Aug 26, 2009 1:43 PM by Andy Koen
When used properly, Fentanyl pain patches can bring relief to cancer patients and people suffering with chronic pain. When they are misused the results can be deadly. El Paso County Coroner Dr. Robert Bux says far to many people are ending up in his morgue after over-dosing on the pain medicine.
"Fentanyl, certainly in the last few years, has come under our radar screen because we're seeing a number of deaths every year, not only from this county but the other counties that we [serve] in the region," Bux said.
Like nicotene patches for smokers, Fentanyl patches are designed to deliver small amounts of medicine, over an extended period of time, directly to a person's body. But when the patches are misused, problems begin.
Werner Jenkins, the chief of toxicologist for the coroners office says one reason is because pure Fentanyl is "much, much stronger than morphine."
"Some people have said 50 to 75 times stronger than morphine," Jenkins said.
Jenkins and Bux have seen Fentanyl addicts who have manipulated the patches by dissolving them in a solution, others chew the patches, some even remove the medicine and smoke it.
All the manipulations can increase the potency of the drug delivered, and all can be deadly.
"We still see our fair amount of cocaine and methamphetamine and heroin deaths, but again you expect those" Jenkins said.
"This is a therapeutic drug that you wouldn't expect to see deaths."
Abuse of prescription pain medicines is a wide spread problem. Doctor Marilyn Gifford, the emergency department director for Memorial Hospital, says "there isn't an emergency department in the nation that doesn't have a problem with drug seeking behavior."
ER docs generally don't prescribe something as strong as Fentanyl to patients off the street. But because they prescribe other pain pills Gifford says hospitals have to be especially careful not to unknowingly support addicts.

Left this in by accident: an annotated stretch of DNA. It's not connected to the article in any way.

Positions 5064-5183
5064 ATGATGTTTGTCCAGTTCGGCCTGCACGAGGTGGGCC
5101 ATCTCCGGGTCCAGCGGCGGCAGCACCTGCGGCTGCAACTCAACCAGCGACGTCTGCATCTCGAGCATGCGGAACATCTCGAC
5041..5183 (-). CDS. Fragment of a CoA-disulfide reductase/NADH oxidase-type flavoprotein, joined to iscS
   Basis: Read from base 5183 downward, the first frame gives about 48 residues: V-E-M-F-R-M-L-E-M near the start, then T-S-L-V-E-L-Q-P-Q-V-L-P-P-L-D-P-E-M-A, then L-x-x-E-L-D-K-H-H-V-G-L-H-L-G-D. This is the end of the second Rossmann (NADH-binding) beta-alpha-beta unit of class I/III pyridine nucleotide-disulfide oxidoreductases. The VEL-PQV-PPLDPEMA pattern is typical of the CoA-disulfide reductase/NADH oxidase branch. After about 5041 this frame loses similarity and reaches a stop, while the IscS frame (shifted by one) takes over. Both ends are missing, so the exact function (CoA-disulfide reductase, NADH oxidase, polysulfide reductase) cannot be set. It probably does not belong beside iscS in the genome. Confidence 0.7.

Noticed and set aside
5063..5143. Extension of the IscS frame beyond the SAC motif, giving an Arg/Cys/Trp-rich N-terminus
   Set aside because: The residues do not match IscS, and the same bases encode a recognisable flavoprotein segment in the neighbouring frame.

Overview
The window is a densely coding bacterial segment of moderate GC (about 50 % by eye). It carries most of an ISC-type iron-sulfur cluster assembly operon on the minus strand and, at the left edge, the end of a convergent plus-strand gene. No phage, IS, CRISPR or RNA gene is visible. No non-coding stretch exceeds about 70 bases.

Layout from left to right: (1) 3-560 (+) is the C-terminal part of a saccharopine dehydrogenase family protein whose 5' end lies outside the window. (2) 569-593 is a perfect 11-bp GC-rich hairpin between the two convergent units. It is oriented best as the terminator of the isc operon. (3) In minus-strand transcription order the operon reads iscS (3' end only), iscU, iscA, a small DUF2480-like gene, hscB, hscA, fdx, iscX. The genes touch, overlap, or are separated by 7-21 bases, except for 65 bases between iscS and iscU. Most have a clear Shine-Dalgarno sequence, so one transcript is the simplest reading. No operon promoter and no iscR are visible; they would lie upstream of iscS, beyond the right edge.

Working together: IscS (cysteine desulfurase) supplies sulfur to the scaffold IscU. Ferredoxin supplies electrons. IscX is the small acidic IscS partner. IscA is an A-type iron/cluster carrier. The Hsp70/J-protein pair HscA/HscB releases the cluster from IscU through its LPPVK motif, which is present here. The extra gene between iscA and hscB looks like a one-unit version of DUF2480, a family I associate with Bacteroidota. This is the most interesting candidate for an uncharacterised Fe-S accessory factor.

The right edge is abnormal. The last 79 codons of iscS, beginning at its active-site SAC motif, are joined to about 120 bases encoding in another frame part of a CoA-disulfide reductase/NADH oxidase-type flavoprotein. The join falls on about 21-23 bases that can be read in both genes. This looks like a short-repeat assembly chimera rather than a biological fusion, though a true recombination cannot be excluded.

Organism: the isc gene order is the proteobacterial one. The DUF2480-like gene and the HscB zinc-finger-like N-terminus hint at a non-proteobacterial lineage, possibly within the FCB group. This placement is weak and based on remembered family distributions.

"There are people who are determined to get drugs and they will do a lot to get them," Gifford said, including injuring themselves.
She recalls one patient who came in with a twisted ankle and requested strong pain medicine as part of their treatment. The doctors became suspicious and only gave the person a low level pain medicine. The same patient later returned to the ER with multiple fractures caused from intentionally jumping off the roof of a building.
Coroner Bux is concerned that such extreme addictive behavior can be especially problematic when coupled with the potency of a drug like Fentanyl.
"They've used morphine, they've used heroin, they've used everything else they can get their hands on and then they get their hands on this and they don't do well."
In order to fight prescription drug abuse, the pharmaceutical companies have created a registry in Colorado for doctors and pharmacists to access and see a patient's drug history. The goal is to curb addiction by recognizing heavy use patterns.
Dr. Gifford says the system is limited because it doesn't report a patient's aliases and there is currently no requirement to furnish a photo ID in order to receive narcotics. That said, Gifford believes there is a shared responsibility in the medical community to spot addiction.
"I know that there are patients who are in pain that don't happen to have a photo ID with them when they're in pain and I think they probably deserve the benefit of the doubt, but by the third or fourth time they arrive we should've been able to solve that."